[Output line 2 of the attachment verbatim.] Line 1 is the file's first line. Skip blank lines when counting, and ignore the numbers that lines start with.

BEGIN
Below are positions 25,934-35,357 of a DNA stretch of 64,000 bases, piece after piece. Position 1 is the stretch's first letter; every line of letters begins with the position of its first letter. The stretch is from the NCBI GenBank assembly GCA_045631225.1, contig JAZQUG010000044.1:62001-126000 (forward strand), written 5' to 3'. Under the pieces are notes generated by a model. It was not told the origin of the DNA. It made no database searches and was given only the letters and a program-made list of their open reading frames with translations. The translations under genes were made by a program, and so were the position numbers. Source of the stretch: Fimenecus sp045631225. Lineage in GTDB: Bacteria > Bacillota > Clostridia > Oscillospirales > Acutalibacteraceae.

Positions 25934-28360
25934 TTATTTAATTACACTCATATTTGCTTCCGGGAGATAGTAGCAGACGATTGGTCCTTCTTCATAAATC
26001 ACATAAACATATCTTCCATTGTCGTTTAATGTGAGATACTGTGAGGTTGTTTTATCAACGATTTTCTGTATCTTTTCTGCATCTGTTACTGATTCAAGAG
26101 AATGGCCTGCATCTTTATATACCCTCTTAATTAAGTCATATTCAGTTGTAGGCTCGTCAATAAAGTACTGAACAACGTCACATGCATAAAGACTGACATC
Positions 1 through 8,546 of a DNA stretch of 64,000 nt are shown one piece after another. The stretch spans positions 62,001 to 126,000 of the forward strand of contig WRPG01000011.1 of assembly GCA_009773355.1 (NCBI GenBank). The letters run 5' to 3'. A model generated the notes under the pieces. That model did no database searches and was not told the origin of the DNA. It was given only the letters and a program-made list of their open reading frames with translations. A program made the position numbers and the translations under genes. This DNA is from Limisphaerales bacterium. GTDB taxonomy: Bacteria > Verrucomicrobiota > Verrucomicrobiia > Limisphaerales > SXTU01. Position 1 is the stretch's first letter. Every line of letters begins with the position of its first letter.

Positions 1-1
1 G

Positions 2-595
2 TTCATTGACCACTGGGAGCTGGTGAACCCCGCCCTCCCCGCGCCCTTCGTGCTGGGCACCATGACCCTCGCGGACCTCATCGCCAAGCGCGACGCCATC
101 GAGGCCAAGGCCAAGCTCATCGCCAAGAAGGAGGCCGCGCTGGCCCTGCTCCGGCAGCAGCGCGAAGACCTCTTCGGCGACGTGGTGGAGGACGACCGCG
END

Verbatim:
Positions 25934-28360